Truck shipping

Shipping demand is down



Charleston, SC, USA – August 25, 2021: Peony, a 366 meter container ship owned by COSCO Shipping and flagged in Hong Kong, sails in the Port of Charleston.

In February 2022, it was not uncommon for importers to sign annual (or longer) freight contracts. Two years of supply chain disruptions and delays will get there. Large importers like Amazon.com and Walmart, in particular, valued predictability and reliability.

Their margins were generous enough to justify throwing their cards on the table for more insurance. The liners held all the leverage and it is real leverage given that the top five operators control about three quarters of the container capacity.

Yet, barely five months later, the companies are rushing to renegotiate these agreements. Consumer demand has changed drastically and is currently creeping up. Many freight specialists point out that the lower rates show up first in spot markets, complementing lower rates in longer-term contracts. Now, a reduction in transport costs is good news in many ways for retailers and manufacturers alike. But shippers are still paying far more than they did pre-Covid.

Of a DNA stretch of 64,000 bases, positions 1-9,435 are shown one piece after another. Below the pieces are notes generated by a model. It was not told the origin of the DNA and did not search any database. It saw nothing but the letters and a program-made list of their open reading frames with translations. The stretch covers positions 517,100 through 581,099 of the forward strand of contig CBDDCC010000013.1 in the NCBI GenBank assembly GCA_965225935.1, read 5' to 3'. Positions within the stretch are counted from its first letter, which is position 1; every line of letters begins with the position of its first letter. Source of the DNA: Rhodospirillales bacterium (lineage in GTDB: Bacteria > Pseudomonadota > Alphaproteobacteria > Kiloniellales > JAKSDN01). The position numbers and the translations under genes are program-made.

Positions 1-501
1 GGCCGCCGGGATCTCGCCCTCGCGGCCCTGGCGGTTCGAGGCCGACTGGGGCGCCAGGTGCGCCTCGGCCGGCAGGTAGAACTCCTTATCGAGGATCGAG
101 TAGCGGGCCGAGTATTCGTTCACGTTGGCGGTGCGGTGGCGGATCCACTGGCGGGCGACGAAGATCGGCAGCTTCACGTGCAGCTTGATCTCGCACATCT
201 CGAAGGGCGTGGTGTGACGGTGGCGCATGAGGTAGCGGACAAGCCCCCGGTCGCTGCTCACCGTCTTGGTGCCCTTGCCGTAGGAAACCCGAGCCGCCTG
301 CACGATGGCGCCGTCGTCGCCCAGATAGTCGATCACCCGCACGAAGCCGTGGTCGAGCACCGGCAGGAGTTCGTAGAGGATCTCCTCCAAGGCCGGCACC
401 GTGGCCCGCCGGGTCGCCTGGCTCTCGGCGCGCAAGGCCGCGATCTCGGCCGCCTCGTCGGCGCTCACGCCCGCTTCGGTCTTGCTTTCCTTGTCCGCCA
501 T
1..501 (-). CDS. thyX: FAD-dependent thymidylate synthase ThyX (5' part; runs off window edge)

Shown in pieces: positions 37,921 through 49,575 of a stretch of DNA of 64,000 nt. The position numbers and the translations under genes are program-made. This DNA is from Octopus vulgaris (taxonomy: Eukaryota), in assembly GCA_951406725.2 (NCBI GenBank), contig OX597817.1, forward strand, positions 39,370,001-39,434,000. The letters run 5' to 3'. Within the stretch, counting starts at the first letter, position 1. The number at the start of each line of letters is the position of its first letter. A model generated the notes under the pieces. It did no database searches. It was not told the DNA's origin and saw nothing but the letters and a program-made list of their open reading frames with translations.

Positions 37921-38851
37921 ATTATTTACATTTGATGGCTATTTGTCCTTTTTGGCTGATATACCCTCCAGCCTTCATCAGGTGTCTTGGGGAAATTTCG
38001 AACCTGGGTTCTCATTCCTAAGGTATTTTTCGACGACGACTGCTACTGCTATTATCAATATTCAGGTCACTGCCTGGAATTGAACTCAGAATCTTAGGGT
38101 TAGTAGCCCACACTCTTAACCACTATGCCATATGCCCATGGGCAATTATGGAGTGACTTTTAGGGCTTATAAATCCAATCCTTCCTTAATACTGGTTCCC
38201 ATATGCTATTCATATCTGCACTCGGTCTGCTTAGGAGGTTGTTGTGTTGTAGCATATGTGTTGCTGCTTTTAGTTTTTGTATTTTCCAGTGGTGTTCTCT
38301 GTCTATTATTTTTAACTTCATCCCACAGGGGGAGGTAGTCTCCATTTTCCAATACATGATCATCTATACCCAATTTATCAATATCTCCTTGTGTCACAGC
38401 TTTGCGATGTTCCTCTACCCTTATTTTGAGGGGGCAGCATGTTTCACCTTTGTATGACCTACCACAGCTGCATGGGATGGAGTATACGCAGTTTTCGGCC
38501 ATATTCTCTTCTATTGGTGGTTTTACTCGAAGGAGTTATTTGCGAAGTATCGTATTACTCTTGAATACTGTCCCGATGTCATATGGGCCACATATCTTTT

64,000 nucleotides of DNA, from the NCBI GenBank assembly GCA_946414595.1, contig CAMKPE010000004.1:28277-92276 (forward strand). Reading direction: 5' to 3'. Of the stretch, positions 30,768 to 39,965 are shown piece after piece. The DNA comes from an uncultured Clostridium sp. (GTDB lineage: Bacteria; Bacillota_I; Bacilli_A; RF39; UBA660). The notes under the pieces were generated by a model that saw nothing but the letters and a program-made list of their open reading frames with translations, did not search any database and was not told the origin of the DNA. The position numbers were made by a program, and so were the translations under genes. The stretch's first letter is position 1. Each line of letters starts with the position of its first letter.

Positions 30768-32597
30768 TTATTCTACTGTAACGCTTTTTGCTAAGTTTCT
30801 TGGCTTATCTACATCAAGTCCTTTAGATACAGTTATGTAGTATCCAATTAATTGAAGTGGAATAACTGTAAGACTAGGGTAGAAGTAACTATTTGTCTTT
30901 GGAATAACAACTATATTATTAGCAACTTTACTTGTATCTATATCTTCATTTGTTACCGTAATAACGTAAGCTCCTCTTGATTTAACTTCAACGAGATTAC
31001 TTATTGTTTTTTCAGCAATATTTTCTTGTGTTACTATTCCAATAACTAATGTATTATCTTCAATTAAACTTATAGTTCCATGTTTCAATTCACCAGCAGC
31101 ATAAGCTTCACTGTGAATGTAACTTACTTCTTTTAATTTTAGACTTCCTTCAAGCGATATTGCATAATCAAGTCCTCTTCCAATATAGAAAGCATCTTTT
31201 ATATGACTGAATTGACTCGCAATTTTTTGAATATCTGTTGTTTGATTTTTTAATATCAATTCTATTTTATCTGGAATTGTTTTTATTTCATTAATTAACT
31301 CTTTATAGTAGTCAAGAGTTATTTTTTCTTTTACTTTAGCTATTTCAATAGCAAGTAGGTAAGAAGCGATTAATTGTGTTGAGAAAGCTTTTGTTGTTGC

The general environment is now changing in favor of importers. Flexport, a San Francisco-based freight forwarder, noted that more shippers are forgoing contract rates and heading to the spot market in a bid to secure lower rates. Between June 2021 and June 2022, long-term rates from China to the US Pacific Rim nearly tripled. In March 2022, short-term rates had started to decline and in June they fell below long-term rates.

In May of this year, imports of consumer goods fell by about $1.5 billion. According to the Commerce Department, Americans have drastically reduced their large annual purchases such as televisions and furniture. To make matters worse, trucking is also experiencing a slowdown in demand. Yet, interestingly, truck rates have come down primarily due to the shift from the spot market to longer-term contract rates. Trucking spot rates fell 22% in the first half of the year. The most commonly used type of trucking, the dry van, recorded an average contract rate in June of $2.93 per mile. It was 17 cents more than the rate to move a charge in the spot market.

Contract rates will likely continue to decline as spot rates fall. However, shippers will only benefit if the price of diesel also falls. It doesn’t matter if you get a $2 an hour raise if inflation is costing you $4.